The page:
A school-bonds proposal may have taken a mortal hit as the casino issue survives.


ALL TOO HUMAN After a claim of divine inspiration from Marilyn Loeffel and an hour’s worth of holding forth by John Ford, what else should one expect from a single afternoon meeting of the Shelby County Commission? Well, a vote on rural school bonds, for one thing, or so thought proponents of the now sputtering measure designed to do an end-run around the established 3:1 funding raio favoring city over county schools and to finance construction of a new county high school at Arlington, along with renovations at various other schools. Shelby County School Board president David Pickler, who with county schools superintendent Bobby Webb, fellow board member Ann Edmiston, and other interested parties waited around all afternoon for a last-gasp chance at passage, saw the bonds resolution, which had languished for months, be summarily deferred by a 6-3 vote that took less time to rush through than it took chairman Walter Bailey, a declared foe of the measure, to gabble out the vote totals for the record. “Next item,” Bailey then prodded reading clerk Brian Kuhn. Not that Pickler and the other county school officials hadn’t seen the handwriting on the wall. It didn’t take 20-20 vision to read the meaning of Commissioner John Willingham’s abrupt departure midway of the meeting. “There went our seventh vote. We’re dead!” agonized Pickler, who looked for emissaries to send after Willingham, reportedly on his way to a medical office as part of his prep for some heart surgery scheduled for Wednesday. Pickler also left voice mails for Willingham at the barbecue maven’s publicly announced cell-phone number, 848-RIBS. All to no avail. Though he acknowledged that a genuine health emergency might take precedence over what he saw as the desperate need to beat a deadline on accepting bids for the proposed school construction, Pickler had a hard time being philosophical. “He [Willingham] made sure he got his casino vote in, then we had to wait out an hour’s worth of John Ford, then he goes before we can get our vote!” he protested. A corollary to that pronouncement, of course, was the assumption that Willingham, who has vehemently denied being a party to any trade-offs with other members, had agreed to cast an Aye vote for the school-bonds proposal in return for passage of his long-sought measure authorizing a study of the prospects for casino gambling at The Pyramid. Willingham’s pet project -- which, like the rural school-bonds proposal, had been bottled up and postponed for weeks -- had finally been voted on, and it squeaked through with the bare minimum of seven votes from the 13 commissioners.. The crucial vote evidently had been that of Joyce Avery, a suburban conservative who carefully specified that she was “not a gambler” but was willing to vote for a study of some means, any means of finding a profitable use for The Pyramid. “I challenge you, if you are an opponent [of casino gambling], find something else!” Avery said. As she noted, when the FedEx Forum south of Beale Street is completed next year, the NBA Grizzlies will vacate The Pyramid, and so, it is believed, will the facility’s remaining major tenant, the University of Memphis basketball Tigers. Commissioner Tom Moss, another reluctant voter for the proposal, stressed similar considerations when critical audience members, whose cards asking to speak on the issue had somehow been overlooked until the vote was cast, were finally permitted to express themselves. “We are not voting for gambling, just for the study,” said Moss, who asked that Chairman Walter Bailey instruct the complainants to confine their comments to that point. (Bailey allowed as how he was powerless to impose such constraints.) Asked point-blank afterward if her vote for the casino study had been conditioned on a commitment by Willingham to vote for the rural school bonds, the dutiful Avery (who, in order to be on time for a pre-meeting committee hearing, had dashed away early from the annual picnic of the Shelby County Republican Women, which she had been hosting) said forthrightly, “Yes.” That qualified her, ex post facto, for some invective uttered earlier by Commissioner Marilyn Loeffel, who broke -- or, perhaps one should say, parted -- new ground in criticizing her colleagues’ approval of the casino study. Noting that at least one audience critic of the proposal had blamed “government corruption” for the vote, Loeffel associated herself with the sentiment, calling it “divinely inspired.” Making her own charge that “deals have been made,” Loeffel then said she was “ashamed” to be a member of the board of commissioners. (Although she evidently retains the loyalty of Chairman Bailey, whom she often votes with and hopes to succeed as chairman next year, Loeffel may have further estranged several Republican colleagues who have been pivately critical of her often pious mode of expression. And she has begun to draw fire, too, from Democrats like budget chairman Cleo Kirk, who recently took her to task for opposing a variety of budget cuts while also rejecting the need for a tax increase.) Perhaps Loeffel interpreted the follow-up to the casino vote as divine retribution imposed on Willingham, who -- along with Julian Bolton (notably), Chairman Bailey, and others -- had to engage in a hour-long verbal duel of sorts with state Senator Ford, who appeared on behalf of the Public Building Authority to contest a resolution, sponsored by Willingham, seeking funding and investigative power for an independent commission consultant to look into expenditures on the new arena. The duel ended without shedding much light (though it showcased Ford’s astonishing self-satisfaction and what Willingham conceded was the senator’s “astounding” grasp of the arena issue), and ended with passage of the resolution as another seven votes went Willingham’s way. But the debate ate up clock-time, and not long afterward Willingham, who had evidently asked that both the casino item and the arena proposal be moved up the agenda for an early vote, was out of there -- to the chagrin of Pickler, Webb, et al., who saw their hopes for the Arlington school project departing along with him. Moss and Commissioner David Lillard, the commission’s drum major for the rural school bonds, were surprisingly charitable toward Willingham, opting instead to blame the administration of county mayor A C Wharton for scuttling the bond issue. Some weeks back Lillard had listened to Willingham express reservations at a committee hearing about some of the proposed Arlington school expenses and lambasted his colleague thusly: “John, you’re always trying to find snakes where none exist. In fact, you’re something of a professional in that field!” But now he and Moss credited Willingham with sincerity and with being an honest broker on behalf of the administration’s professed concerns about potential cost overruns. “When they finally got the costs down [from $49 million to an estimated $41 million] John was willing to go with it. It was the administraton that was working against it,” Moss said. Lillard nodded his assent. In a post-portem (which could be just that) to the media, Pickler, too, eased up on Willingham -- concerning whom he had been near-apoplectic, earlier -- and focused the blame in the direction of Wharton, who, as Pickler noted, had been referred to by Willingham as “the quarterback” and who had begun to backpedal on what had once seemed to be his acquiescence in the rural school-bonds initiative. Had Bailey, whose resistance to the proposal reflected an aversion to breaking with the A.D.A. (average daily attendance) formula favoring city schools, been influential in dissuading the mayor? “No question that he has been a powerful opponent. We’ve had many powerful opponents to deal with,” said the unhappy Pickler. He did catch a break, however. Republican Loeffel, who had always been with the majority of the commission’s Democrats on the Arlington issue, basing her objections on cost-cutting considerations, did not claim inspiration from the Ultimate Opponent on this one. The battle, if it continued, would evidently do so on ordinary human terms.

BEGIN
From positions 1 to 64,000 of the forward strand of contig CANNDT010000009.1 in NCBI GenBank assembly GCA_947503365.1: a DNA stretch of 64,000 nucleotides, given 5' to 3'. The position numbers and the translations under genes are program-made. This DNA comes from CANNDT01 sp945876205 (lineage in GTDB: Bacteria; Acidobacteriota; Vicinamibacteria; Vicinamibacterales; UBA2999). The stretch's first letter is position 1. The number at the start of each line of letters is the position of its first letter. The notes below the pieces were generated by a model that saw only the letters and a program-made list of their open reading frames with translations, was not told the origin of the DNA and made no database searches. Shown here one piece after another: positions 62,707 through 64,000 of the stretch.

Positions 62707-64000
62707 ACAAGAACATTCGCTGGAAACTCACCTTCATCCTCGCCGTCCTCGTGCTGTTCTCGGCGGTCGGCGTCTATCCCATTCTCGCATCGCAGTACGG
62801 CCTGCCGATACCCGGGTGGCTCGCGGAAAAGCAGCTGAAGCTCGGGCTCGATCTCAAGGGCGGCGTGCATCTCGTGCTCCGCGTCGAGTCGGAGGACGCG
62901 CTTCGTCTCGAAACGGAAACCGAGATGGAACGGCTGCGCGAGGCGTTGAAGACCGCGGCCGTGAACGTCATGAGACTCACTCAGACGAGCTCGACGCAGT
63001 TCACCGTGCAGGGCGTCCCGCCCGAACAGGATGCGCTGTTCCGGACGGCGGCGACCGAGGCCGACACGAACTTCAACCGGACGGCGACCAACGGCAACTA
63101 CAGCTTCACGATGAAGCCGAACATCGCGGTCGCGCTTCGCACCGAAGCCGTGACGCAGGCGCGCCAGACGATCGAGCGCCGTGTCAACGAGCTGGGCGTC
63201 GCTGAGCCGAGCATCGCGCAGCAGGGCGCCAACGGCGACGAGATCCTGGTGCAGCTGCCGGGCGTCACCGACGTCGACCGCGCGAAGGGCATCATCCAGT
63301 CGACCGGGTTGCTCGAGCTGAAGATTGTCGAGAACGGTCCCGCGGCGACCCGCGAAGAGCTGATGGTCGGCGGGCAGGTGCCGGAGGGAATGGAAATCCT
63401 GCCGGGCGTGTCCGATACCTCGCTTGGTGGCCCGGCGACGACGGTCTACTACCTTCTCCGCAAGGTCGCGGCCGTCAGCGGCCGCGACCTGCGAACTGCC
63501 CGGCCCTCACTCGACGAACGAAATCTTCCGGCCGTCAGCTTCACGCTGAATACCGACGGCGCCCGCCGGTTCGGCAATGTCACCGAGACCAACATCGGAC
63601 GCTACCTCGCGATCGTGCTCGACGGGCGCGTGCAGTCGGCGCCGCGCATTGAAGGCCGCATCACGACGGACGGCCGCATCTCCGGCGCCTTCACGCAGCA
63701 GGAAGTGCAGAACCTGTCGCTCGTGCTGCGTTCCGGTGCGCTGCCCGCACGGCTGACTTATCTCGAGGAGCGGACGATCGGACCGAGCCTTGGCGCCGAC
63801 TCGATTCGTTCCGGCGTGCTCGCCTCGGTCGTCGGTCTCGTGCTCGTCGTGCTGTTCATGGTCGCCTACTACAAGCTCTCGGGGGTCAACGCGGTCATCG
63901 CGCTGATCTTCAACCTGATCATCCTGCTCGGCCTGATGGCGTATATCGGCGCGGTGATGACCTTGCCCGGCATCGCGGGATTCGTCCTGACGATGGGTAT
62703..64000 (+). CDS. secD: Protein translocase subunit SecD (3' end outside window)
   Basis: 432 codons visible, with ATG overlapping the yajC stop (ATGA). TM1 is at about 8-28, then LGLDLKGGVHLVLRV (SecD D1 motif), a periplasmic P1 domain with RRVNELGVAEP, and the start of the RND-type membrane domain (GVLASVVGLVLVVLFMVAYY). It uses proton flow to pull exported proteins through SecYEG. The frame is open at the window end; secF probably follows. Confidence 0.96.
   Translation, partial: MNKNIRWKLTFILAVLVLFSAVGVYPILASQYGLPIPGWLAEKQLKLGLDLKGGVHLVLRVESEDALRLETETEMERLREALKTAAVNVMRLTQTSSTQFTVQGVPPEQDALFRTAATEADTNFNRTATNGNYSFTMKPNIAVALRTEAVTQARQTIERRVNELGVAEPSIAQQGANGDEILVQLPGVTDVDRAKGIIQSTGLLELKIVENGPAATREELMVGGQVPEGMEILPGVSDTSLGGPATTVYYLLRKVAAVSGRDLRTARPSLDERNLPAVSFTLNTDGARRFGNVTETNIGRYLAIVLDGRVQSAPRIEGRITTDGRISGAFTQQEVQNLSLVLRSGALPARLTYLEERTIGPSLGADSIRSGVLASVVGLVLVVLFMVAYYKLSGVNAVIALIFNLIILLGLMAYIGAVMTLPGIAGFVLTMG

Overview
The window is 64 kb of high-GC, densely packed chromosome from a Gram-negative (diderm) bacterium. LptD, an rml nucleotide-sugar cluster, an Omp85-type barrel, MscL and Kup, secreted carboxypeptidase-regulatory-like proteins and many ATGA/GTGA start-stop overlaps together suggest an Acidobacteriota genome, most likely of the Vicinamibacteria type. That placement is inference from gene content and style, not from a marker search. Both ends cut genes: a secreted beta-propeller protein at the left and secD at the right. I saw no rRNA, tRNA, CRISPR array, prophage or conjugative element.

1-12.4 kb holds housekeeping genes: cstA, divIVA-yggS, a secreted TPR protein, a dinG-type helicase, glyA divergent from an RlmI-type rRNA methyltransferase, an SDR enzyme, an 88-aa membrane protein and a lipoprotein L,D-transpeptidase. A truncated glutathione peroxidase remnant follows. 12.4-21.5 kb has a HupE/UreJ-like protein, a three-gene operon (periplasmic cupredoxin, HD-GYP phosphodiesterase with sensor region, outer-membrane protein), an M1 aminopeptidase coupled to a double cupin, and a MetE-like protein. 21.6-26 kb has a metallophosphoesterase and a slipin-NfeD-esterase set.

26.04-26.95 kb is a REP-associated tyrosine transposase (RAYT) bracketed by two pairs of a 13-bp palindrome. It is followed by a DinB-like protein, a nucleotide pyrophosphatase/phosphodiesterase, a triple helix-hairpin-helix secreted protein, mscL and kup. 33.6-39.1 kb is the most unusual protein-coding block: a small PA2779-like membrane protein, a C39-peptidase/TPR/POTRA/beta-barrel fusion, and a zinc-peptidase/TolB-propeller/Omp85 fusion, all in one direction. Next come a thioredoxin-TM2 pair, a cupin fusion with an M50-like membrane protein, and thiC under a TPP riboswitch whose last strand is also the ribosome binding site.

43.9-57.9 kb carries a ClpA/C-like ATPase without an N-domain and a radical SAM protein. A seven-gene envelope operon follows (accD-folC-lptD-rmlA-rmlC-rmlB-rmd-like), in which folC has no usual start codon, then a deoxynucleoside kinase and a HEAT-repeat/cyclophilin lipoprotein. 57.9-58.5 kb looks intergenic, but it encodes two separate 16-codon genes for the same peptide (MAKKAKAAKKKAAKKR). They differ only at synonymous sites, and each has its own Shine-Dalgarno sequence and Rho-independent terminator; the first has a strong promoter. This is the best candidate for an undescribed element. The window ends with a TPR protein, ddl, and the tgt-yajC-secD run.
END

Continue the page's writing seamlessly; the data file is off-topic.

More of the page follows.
Add a comment